The age of the transmembrane gene duplicate was explicitly inferred as real time by the maximum likelihood method [16,17], which is a variable rate (so-called “relaxed clock”) method. Each orthologous group was supposed to have a smoothed rate, and multiple calibrations were used in each orthologous group to reduce the uncertainty in establishing a divergence time [18]. The S-clock (a clock inferred from synonymous distance) and rate-constancy clock were not used because the S-clock is highly unreliable for ancient gene duplications, while the assumption of rate constancy is often violated for distantly related genes [19]. Then, both the global clock and local clock models in the codeml program [16] of the PAML package [15] were applied to estimate the robustness of the different clock models used. The coefficient of Pearson correlation between time estimates by these two models in each divergence is 0.7439 (p < 2.2 × 10−16; Figure S2A), and the cumulative age distributions estimated by these two methods are almost the same (see Protocol S1 and Figure S2B), indicating that these two models are similar. The time estimates for further analysis were implemented by using the local clock model. In order to compare the patterns inferred from fossil records and the age distribution of transmembrane gene duplicates in the same time scale, we subdivided the age distribution of transmembrane gene families to the Phanerozoic and the Precambrian phases and focused on the Phanerozoic phase, which has been studied thoroughly in paleontology [5,6].

Overall Age Distribution of Transmembrane Gene Families

The overall age distribution was determined on the basis of 1,620 transmembrane gene duplication events whose ages were estimated by the maximum likelihood method using the local clock model. Similar to the previous report [20], this distribution clearly shows three peaks (0.13 billion years [Gyr], 0.46 Gyr, and 0.75 Gyr ago approximately; Figure 1). It also reveals a phase when the density of the duplicates rose very rapidly (from 1.3 Gyr ago) and another phase with a slowly rising density (from 2.75 Gyr ago). In the distribution, the highest density of duplicates leans towards the youngest age classes, and the density drops off with increasing age. To assess the systemic bias of the age distribution, a simple Monte Carlo simulation was applied (see Materials and Methods). It seems that the systemic bias of the age distribution has little effect on the age distribution we have studied (p < 0.0001, nonparametric test). The observed age distribution deviates remarkably from the baseline distribution at about 2.75 Gyr ago (Figure 1). Thus, we ignored the bins whose age was before 2.75 Gyr for further analysis.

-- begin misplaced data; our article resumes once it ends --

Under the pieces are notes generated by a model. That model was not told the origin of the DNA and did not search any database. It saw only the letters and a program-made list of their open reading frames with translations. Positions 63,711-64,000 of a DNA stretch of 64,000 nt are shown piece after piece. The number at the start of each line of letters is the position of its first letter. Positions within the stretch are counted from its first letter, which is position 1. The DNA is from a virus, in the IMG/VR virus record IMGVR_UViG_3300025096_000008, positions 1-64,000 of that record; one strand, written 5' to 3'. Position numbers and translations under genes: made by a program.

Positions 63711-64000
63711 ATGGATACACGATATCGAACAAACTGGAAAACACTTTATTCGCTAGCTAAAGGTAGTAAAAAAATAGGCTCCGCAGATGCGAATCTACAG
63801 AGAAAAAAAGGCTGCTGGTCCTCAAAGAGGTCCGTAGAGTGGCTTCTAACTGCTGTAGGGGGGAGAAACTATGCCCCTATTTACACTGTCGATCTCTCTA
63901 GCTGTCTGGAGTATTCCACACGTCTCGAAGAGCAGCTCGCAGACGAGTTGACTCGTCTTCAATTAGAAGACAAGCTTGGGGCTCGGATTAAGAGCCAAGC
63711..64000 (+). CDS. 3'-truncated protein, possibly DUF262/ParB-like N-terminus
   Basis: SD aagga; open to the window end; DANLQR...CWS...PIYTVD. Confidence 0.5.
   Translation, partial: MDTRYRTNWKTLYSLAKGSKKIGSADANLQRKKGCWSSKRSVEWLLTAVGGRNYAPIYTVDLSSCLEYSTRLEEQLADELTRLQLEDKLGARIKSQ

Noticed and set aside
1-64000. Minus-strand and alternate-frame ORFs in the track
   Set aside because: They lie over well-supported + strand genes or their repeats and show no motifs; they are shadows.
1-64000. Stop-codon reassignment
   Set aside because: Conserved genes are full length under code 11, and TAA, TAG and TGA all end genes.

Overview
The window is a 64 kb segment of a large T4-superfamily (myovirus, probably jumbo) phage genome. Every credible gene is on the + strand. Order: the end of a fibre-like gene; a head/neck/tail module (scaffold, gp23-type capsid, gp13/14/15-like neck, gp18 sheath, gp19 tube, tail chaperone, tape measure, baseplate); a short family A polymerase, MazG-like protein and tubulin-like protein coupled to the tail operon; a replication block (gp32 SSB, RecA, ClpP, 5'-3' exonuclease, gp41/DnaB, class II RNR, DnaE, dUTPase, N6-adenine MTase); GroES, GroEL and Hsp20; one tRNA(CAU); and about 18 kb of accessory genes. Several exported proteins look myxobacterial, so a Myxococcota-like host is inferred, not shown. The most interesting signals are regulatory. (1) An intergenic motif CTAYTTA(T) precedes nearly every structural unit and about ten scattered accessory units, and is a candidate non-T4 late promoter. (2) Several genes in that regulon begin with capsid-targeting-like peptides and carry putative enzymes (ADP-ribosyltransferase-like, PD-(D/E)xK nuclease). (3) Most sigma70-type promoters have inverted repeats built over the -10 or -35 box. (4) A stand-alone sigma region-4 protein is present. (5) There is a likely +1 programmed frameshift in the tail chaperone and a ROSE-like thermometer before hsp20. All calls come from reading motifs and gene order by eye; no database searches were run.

Figure 1. Density Histogram of Overall Transmembrane Gene Duplication Events

The density trace (blue line) was obtained by using the Gaussian kernel density estimation with the bandwidth selected by Sheather and Jones' method [55]. The red line shows the estimate of the systemic bias in the overall distribution of duplication events, which was obtained by recalculating the mean value in each bin of 10,000 Monte Carlo–simulated histograms and smoothing the mean values with function “lowess” available in the statistics package of R environment [54]. The distinct transitions of the density trace are marked with red arrows.


For the purpose of characterizing the feature of the actual age distributions, a null hypothesis was proposed. The null hypothesis is that the age distribution of the transmembrane gene duplicates is a uniform distribution, and assumes that the new transmembrane gene duplicates emerge, disappear, and fix in a continuous way with a constant evolutionary rate, a manner somewhat similar to the neutral theory in molecular evolution [21]. Then, the actual age distribution was tested against this null hypothesis by one sample Kolmogorov-Smirnov test. The null hypothesis was rejected and the age distribution was significantly uneven (D = 0.5318, p < 2.2 × 10−16, two-tailed Kolmogorov-Smirnov test). Consistent with the findings in human gene families [22], these findings support that both the “big-bang mode” and the “continuous mode” play significant roles in the transmembrane gene evolution.

Transmembrane gene duplication events versus multicellular complexity.

Considering that transmembrane proteins are the principal signal transduction mediators among cells, we investigated the correlation between multicellular complexity and the density of the membrane gene duplication events. The multicellular complexity, estimated by measuring the number of cell types and its corresponding time period, were cited from the work of Hedges et al. [23] (data shown in Table S2). For each time period in which the cell complexity was estimated, the density of duplicates was computed by linear interpolation in the time series inferred from kernel density estimation of overall distribution (see Protocol S1 and data shown in Table S2). As we expected, these two records display a positive correspondence (r = 0.5272, p = 0.01406, Pearson correlation analysis; Figure 2). This result indicates that at low multicellular complexity, duplication density may be either high or low, but at the four instances of high multicellular complexity, only high duplication density occurred.


Figure 2. Correlation Analysis between the Maximum Number of Cell Types and the Density of the Transmembrane Gene Duplicates throughout the History of Life

The estimates of the number of cell types in eukaryotes at different times in the past was derived from the work of Hedges et al. [23], and the corresponding density of duplicates was calculated by using linear interpolation in the time series inferred from the overall density trace (for details, see Protocol S1).

Linkage with the oxidation events.